Lucy Kenny (Tue Jun 03 20:55:35 BST 2014): I had my daughter very young, i was scorned for being a "teen mum" society told me i was too young and too silly to bring up a child responsibly. She is 14 now and I'm in my early 30s, I think to myself, what if i had another now? all i see on the net is that if your 30 your too old!! what!! you can never win. sod em. have your children when its right for you. Its nobody else's business.
Carl Richard Aylott (Tue Jun 03 21:03:52 BST 2014): Absolutely! Better still, have children at a time when Kirstie Allsop disapproves!! The more I hear of the pious judgemental bigoted little trout the more determined I am to do exactly the opposite of what she advises!!!
Lucy Kenny (Tue Jun 03 21:16:55 BST 2014): Carl Richard Aylott and why on earth would she advise her child not to go to university? what if her child doesn't want to put her efforts into the property market at age 18? just like her mum? how about she allows her kid to make its own choices? I kinda liked kirstie allsopp's twee vintagey thing she has, she's crafty and oldy worldy and i like that! but back in the day, people had their families young! and they typically had bigger families! so is she gonna pop out a tribe of brats now? no because for some reason thats not what society wants us to do now. ??
Harley-Rose Claydon (Tue Jun 03 22:16:22 BST 2014): It's her opinion through experience and obviously a slight regret. Freedom of speech. Less judgement on ourselves and each other please!
Pop Chic Boutique (Tue Jun 03 22:17:36 BST 2014): I'm a 39 year old baron cat lady . My friends all seemed to get this internal memo in there mid 20's to find a man get married all that jazz. I really didnt care about all that . I did feel a little out of the loop . When they were talking about there weddings and having babies. Though I'm blessed to have people in my life that don't care if I have cats or kids. My biggest fear is that I would be staring out the window doing dishes with kids and toe wondering " What if I had ? " Then feeling resentful for being tied down. Enjoy your 20's seriously enjoy them!! Don't listen to other people listen to your gut its always right xx All the best and stop freaking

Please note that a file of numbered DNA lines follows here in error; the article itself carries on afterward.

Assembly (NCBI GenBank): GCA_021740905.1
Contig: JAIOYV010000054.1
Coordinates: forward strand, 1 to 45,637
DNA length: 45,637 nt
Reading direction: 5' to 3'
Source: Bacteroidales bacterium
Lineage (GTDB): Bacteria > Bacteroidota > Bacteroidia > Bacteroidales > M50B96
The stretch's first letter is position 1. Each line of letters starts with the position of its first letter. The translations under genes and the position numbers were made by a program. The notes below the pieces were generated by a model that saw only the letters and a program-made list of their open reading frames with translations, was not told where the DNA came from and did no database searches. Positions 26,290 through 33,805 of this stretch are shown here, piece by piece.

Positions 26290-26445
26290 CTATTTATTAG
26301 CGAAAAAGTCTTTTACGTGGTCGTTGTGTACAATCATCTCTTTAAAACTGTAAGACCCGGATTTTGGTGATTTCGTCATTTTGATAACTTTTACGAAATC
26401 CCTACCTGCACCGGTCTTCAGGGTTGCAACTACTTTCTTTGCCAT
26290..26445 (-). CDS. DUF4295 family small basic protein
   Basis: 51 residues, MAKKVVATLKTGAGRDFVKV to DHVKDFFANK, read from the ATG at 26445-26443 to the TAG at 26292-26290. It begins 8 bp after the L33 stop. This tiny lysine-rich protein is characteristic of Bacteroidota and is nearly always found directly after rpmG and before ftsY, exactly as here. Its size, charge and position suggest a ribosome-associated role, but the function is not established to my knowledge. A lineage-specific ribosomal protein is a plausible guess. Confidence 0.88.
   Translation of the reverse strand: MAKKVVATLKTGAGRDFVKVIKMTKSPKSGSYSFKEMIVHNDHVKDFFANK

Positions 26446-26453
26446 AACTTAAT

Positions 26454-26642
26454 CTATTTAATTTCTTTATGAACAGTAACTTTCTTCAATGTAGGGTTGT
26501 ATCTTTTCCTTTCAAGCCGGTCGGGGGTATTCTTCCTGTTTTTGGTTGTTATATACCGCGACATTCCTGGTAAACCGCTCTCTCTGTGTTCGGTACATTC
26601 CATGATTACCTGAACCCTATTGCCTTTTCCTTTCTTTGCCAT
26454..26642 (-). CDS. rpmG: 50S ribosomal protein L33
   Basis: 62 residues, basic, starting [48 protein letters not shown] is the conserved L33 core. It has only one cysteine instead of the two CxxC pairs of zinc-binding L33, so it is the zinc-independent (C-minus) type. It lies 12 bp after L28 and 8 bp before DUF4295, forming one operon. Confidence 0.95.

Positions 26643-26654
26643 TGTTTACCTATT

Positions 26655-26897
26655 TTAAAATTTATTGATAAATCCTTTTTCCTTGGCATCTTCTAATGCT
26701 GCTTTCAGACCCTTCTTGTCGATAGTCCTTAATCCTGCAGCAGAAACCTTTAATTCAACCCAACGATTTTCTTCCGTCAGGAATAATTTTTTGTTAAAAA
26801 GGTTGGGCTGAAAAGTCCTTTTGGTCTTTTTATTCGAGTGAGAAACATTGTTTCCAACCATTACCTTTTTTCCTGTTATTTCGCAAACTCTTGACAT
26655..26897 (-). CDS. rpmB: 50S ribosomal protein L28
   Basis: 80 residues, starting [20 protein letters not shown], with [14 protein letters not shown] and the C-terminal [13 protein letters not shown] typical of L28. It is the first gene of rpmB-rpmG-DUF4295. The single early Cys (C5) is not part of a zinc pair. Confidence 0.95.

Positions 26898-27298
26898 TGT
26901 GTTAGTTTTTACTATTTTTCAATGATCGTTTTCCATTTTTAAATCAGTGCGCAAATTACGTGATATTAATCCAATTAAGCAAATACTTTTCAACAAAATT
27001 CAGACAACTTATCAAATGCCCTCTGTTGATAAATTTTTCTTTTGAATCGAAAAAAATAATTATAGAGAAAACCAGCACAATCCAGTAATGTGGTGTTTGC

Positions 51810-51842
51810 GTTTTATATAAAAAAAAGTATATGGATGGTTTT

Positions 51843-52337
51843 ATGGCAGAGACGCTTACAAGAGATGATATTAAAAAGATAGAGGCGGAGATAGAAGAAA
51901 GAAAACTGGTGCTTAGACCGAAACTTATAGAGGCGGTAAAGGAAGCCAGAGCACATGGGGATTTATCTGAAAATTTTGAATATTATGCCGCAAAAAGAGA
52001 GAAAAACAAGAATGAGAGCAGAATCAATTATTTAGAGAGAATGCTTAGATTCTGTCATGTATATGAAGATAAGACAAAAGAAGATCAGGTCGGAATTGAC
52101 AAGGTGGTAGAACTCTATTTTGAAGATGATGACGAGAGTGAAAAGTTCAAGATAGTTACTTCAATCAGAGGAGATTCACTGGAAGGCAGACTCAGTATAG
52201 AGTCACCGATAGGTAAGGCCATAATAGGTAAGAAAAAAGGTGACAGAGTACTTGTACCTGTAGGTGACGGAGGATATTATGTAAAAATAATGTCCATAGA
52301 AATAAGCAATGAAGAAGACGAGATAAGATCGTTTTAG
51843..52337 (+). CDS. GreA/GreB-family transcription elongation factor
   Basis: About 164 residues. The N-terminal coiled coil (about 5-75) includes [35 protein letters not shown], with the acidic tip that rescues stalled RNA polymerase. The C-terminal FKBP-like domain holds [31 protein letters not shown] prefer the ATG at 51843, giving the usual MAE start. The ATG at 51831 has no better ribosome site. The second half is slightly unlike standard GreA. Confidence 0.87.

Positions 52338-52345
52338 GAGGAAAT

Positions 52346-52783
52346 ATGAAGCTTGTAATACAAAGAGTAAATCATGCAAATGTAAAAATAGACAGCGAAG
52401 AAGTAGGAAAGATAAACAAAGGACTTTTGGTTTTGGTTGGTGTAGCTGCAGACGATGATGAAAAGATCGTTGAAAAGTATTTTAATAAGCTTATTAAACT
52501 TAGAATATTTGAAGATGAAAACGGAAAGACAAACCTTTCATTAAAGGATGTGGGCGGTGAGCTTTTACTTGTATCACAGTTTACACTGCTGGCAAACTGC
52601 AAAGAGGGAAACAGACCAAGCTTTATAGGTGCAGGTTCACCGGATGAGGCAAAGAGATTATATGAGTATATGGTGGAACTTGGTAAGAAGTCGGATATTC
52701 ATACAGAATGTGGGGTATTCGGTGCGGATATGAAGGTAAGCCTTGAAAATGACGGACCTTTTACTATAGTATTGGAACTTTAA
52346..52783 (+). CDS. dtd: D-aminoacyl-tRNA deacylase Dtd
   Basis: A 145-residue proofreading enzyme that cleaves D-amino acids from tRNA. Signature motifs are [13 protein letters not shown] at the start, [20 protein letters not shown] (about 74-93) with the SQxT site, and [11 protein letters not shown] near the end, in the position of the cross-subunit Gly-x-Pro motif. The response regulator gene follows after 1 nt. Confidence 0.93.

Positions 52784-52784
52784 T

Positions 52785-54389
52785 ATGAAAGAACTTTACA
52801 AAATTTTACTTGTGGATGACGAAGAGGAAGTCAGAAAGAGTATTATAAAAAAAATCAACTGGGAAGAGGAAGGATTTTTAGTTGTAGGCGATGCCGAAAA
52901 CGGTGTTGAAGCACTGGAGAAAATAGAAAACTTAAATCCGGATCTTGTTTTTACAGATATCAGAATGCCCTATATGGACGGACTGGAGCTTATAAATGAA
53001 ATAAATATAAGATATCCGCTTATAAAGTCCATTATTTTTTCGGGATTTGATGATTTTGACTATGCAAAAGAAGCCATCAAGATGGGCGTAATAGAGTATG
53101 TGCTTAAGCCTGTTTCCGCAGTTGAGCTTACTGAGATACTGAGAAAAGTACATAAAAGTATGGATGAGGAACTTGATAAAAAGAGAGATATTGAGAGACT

Jamie McCarthy (Tue Jun 03 23:10:25 BST 2014): It's a very British thing to have an overbearing 'auntie' media to tell you what you should be doing at all stages of your life. You fucking 'milennials' they shout. You need to work harder like we sorta did! Jobs are easy! And why are you not married, you're 30, are you queer? :D Kirstie Allsop and Paul Dacre are first to the wall when I take power.
Cecilia Miles (Wed Jun 04 07:39:14 BST 2014): I'm approaching my 43rd birthday. I married my husband 8 years ago and sadly we can't have kids. It just didn't happen, Mr Right any earlier or children and I always thought it would. I get annoyed with Mums who just think having kids is so easy and you are defined as a woman by being a Mum
Vicky Martienssen Slater (Wed Jun 04 10:02:38 BST 2014): regardless of age, people rarely think theyre doing the right thing. dont let others opinions make you feel crap...or you will never be happy.
Emily Gerrish (Wed Jun 04 13:26:51 BST 2014): I am 35 and had four miscarriages, I met my partner when I was 30 and if I had known what was going to happen would I have done anything differently, NO! I don't think what Kirsty said was wrong, life is about choice and being in the right place at the right time. Children are precious at whatever age you have them. I will say I wish I had skipped University though!
Tanya Lait-huzzard (Wed Jun 04 20:47:12 BST 2014): It's her personal opinion, she's entitled. You make your own mind up. I had my daughter at 20, worked full time as a student nurse, we did then, got married at 26 and went to university at 38. Do what you thinks right for you. Listen to the people you know not some opinionated random. That's the issue, why are you listening ?
Tanya Fenwick (Thu Jun 05 21:46:45 BST 2014): Since when did women with an ounce of common sense starting listening to the horsesh** estate agents come out with, let alone celebrity estate agents? Shop around for the best value case of prosecco you can afford, invite all your twentysomething mates over and have a celebration of all the good and silly stuff that makes you happy! Kirsty Allsopp? Do me a favour!
Lucy McGee (Sat Jun 07 22:42:02 BST 2014): This is ridiculous! Is you are so concerned by comments that someone you have never met has made then what you are doing is not for you! If something is your dream never let go and if you let go easily from the words of a minor celeb, it's not what you really want!